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42 Cards in this Set

  • Front
  • Back
what kind of cells have Rc for HIV virus
macrophages
dendritic cells
t cells
what are the co-receptors for HIV
CCR5
CXCR-4
what are the viral proteins in HIV and what is the name of the complex
gp41
gp120

they form the complex gp 160
how does the HIV virus attach onto the cells
binds to CD4
then binds to CCR5 early in the infection
then binds CXCR-4 later on in the infection
what is viral tropism
the preference for certain types of cells

herpes: nerve cells
t-cell tropic virus CD4+CXCR-4 or CD4+CXCR-4+CCR-5

monocyte tropic virus CDR4 + CCR5 or CD4+CXCR-4+CCR-5
how does HIV manage to fuse onto the virus
requires HR2 and HR1 proteins
gp41 contains HR2 (and HR1) which unfolds to reveal a hydrophobic segment which inserts itself into the cell membrane
what does Reverse transcriptase do
makes a DNA copy out of RNA

HIV's polymerase will then copy the DNA made to form a double stranded DNA
what are the steps in the synthesis of viral HIV proteins
virus enters cell
RTase converts the RNA into DNA
DNA becomes dbl stranded via polmerase
viral DNA inserted into cell DNA via integrase
once cell makes message, viral protease will come and cut out the useful proteins
what are the drug targets of HIV
protease
RTase
inegrase
what is the state of a virus in a G1 cell
latent
what is the state of a virus in a G0 cell
G0 cell does not support infection or allow for the incorporation of viral DNA
what are the classes of inhibitors for RTase
nucleoside inhibitors
non nucleoside inhibitors
what is the MOA of nucleoside inhibitors
bind to RTase by going to the active site and stops the production of viral DNA from RNA
what is the MOA of nonnucleoside inhibitors
NON COMPETITIVE INHIBITORS
DON'T BIND TO THE ACTIVE SITE OF RTase but bind else where inhibit RTase activity by reducing the affinity of RTase for RNA thereby stopping viral DNA production from RNA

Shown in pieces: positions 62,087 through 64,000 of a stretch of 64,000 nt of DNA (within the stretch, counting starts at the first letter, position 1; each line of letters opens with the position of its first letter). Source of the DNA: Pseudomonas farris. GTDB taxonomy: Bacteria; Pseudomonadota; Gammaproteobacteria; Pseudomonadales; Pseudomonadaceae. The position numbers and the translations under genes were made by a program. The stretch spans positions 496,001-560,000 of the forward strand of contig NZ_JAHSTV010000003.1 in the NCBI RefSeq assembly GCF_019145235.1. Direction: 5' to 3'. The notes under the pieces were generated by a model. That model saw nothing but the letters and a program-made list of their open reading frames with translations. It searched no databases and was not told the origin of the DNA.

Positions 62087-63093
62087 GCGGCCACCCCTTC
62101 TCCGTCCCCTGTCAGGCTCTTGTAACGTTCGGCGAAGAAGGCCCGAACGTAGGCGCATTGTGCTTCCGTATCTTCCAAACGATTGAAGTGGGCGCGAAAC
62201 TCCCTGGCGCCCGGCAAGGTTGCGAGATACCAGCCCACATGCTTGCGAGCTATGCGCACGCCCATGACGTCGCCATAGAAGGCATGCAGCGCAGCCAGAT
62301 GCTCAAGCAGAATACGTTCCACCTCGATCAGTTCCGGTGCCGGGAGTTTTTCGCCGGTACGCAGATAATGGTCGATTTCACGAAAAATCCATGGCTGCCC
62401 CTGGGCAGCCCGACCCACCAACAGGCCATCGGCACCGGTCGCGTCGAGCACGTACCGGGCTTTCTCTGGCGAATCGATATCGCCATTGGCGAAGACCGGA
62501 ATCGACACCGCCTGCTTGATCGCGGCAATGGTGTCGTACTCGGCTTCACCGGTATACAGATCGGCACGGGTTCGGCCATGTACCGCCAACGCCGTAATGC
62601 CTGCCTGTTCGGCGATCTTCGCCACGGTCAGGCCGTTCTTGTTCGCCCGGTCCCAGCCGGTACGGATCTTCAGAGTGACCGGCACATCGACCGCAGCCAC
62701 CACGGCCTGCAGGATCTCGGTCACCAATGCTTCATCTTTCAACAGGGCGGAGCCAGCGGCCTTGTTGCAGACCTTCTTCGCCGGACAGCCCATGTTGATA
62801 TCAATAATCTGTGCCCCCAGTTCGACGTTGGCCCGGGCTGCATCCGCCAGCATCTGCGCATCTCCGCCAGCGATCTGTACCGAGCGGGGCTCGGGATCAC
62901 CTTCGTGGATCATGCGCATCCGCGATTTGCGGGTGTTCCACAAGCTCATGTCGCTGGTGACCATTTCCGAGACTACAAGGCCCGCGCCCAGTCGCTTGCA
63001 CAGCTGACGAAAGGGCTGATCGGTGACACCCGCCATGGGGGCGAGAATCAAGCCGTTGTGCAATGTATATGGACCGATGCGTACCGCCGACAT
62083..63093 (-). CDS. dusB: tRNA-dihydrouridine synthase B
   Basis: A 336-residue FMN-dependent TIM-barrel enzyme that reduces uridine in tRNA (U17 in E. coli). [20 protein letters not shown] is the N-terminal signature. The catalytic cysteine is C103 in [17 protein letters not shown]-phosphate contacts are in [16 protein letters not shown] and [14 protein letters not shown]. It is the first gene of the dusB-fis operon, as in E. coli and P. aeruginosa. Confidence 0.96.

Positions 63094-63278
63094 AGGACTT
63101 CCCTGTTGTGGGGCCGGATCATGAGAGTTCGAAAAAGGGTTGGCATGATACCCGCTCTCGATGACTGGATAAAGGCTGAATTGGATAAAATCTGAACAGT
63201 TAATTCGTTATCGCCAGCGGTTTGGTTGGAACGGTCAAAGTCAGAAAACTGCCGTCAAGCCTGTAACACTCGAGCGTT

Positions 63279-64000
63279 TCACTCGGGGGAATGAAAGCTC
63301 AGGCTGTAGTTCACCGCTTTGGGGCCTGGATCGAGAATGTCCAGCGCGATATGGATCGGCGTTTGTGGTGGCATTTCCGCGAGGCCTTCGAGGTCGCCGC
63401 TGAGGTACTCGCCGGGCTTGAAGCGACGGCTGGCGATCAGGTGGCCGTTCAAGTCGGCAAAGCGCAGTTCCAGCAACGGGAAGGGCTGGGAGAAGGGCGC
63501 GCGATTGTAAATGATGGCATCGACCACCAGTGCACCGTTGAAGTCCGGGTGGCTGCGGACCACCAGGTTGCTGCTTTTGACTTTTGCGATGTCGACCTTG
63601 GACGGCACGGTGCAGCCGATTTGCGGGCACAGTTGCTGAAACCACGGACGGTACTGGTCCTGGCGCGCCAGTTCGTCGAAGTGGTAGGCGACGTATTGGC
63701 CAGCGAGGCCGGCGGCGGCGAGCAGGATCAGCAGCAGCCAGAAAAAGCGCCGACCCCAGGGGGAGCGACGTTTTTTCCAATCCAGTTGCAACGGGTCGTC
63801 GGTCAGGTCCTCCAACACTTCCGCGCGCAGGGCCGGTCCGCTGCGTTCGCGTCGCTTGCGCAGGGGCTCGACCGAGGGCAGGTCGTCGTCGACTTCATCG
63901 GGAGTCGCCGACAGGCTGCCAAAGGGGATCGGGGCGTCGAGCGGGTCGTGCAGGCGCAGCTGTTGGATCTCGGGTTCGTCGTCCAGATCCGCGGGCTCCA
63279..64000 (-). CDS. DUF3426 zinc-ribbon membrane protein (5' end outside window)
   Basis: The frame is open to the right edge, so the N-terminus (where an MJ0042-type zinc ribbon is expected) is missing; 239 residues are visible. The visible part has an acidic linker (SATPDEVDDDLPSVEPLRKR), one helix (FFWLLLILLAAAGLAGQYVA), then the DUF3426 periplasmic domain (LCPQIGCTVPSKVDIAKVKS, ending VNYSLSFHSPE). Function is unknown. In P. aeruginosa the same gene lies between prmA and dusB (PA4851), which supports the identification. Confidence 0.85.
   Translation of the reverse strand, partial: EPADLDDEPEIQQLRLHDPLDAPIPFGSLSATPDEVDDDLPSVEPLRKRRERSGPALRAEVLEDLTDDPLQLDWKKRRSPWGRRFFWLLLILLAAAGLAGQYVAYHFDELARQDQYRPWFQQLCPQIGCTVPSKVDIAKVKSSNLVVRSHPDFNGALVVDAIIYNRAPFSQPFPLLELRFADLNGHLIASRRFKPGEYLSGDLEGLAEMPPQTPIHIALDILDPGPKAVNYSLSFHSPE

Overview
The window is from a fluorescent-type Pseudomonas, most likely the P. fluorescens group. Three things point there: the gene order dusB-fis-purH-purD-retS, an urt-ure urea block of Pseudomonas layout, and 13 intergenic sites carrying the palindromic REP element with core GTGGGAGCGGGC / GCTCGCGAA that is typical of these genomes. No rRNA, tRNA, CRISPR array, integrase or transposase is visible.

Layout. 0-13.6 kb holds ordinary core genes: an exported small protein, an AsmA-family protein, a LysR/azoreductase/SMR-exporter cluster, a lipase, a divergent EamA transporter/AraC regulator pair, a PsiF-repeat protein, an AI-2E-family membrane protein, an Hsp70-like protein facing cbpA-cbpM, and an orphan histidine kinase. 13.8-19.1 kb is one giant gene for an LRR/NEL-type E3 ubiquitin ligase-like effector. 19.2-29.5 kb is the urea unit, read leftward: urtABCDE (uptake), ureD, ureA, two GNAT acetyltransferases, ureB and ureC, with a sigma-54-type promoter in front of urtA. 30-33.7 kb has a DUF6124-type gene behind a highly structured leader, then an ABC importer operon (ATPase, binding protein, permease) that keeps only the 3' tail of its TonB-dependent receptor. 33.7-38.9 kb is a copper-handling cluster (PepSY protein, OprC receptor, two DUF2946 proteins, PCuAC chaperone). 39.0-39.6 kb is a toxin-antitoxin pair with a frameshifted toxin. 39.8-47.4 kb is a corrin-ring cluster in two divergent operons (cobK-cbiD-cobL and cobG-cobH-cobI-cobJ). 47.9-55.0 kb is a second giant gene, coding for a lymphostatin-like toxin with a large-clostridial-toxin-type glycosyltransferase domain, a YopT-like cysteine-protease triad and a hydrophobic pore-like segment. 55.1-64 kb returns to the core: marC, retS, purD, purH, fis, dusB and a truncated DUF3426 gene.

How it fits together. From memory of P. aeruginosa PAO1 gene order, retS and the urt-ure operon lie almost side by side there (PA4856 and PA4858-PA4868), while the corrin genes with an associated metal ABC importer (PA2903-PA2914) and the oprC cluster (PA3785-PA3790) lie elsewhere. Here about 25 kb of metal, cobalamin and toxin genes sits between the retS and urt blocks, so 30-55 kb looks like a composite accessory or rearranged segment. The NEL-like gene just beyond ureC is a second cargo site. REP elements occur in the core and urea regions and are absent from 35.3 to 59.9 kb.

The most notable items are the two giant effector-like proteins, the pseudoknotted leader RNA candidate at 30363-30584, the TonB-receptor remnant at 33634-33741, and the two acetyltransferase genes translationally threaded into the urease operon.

what are the properties of the NRTIs, NtRTIs

NUCLEOSIDE INHIBITORS
prodrug (becomes active via cellular kinase)
some drugs accumulate if cell is latent
cause chain termination (due to lack of 3'OH)
less affinity for cellular DNA polymerase but may effect mitochondria DNA polymerase
what is an adverse effect of NRTIs, NtRTIs
bone marrow suppression
what drugs are part of the HAART regiment
NtRTIs
NRTIs
why can't drugs that become active via TK effect HIV virus
because TK is specefic for only herpes
what are the Thymidine analogs (VUDINE) and what phosphorylates them
ziduovudine
stavudine

phosphorylated via TTPs
what are the cytosine analogs
emtricitabine
lamivudine

phosphorylated by cellular kinase
what are the adenosine analogs
didanosine
tenofovir

didanosine is phosphorylated to triphosphate form by cellular kinase

tenofovir already has a phosphate and only gains 2 from the cellular kinase
what are the guanosine analogs
abacavir (carbocyclic purine)
what is the MOA of guanosine analogs of NRTIs
abacavir

potent inhibitor of RTase
MOA: chain termination
what is the side effect of guanosine analogs
hypersensitivity reaction
what are the NNRTIs
nevirapine
delavirdine
efavirenz
etravirine
what is the oral bioavalability, metabolism, and drug interactions of the NNRTIs
good oral bioavailability
hepatic metabolism
lots of drug interactions but less for nevirapine
if you're resistant to nevirapine, or delaviridine, or efavirenze what can you give the pt
etravirine
why are you able to give Etravirine if someone is resistant to Efravirenz
due the etravirine being structurally flexible that even after the mutation it will still have good affinity for RTase

reserved use
what is the most common adverse reaction w/ NNRTI (non nueclosides)
rash
do NNRTI's (nonnucleoside inhibitors) induce cytochroms
yes
what are the properties of the protease inhibitors and what is the MOA
peptidomimetic
prevent the processing of long viral protein
what is the adverse effect of protease inhibitors
lipodystrophy (seen in cusshings)
what are the protease inhibitors
atazanavir
indinavir
nelfinavir
ritonavir
darunavir
lopinavir
tipranavir
saquinavir

end in NAVIR
atazanavir CYP3A4
metabolized
indinavir CYP3A4
inducer
ritonavir CYP3A4
inhibitor
saquinavir CYP3A4
inducer
what drugs are given w/ ritonavir
darunavir
lopinavir
tipranavir

all of these are extensively metabolized by CYP3A4 and one major use of ritonavir is to keep other drugs from being extensively metabolized by CYP3A4
what are the entry inhibitors
Enfuvirtide
Maraviroc
what is the MOA of entry inhibitors
Enfuviritide

block viral absorption and block viral entry into CD4+ lymphocytes

they mimic HR2 region of gp41 to prevent viral fusion to membrane
what are the co-receptor antagonist (entry inhibitor)
maraviroc
how does Maraviroc work
co-Rc antagonist

CCR5 Rc antagonist thereby blocking ability of virus to bind to CCR5 Rc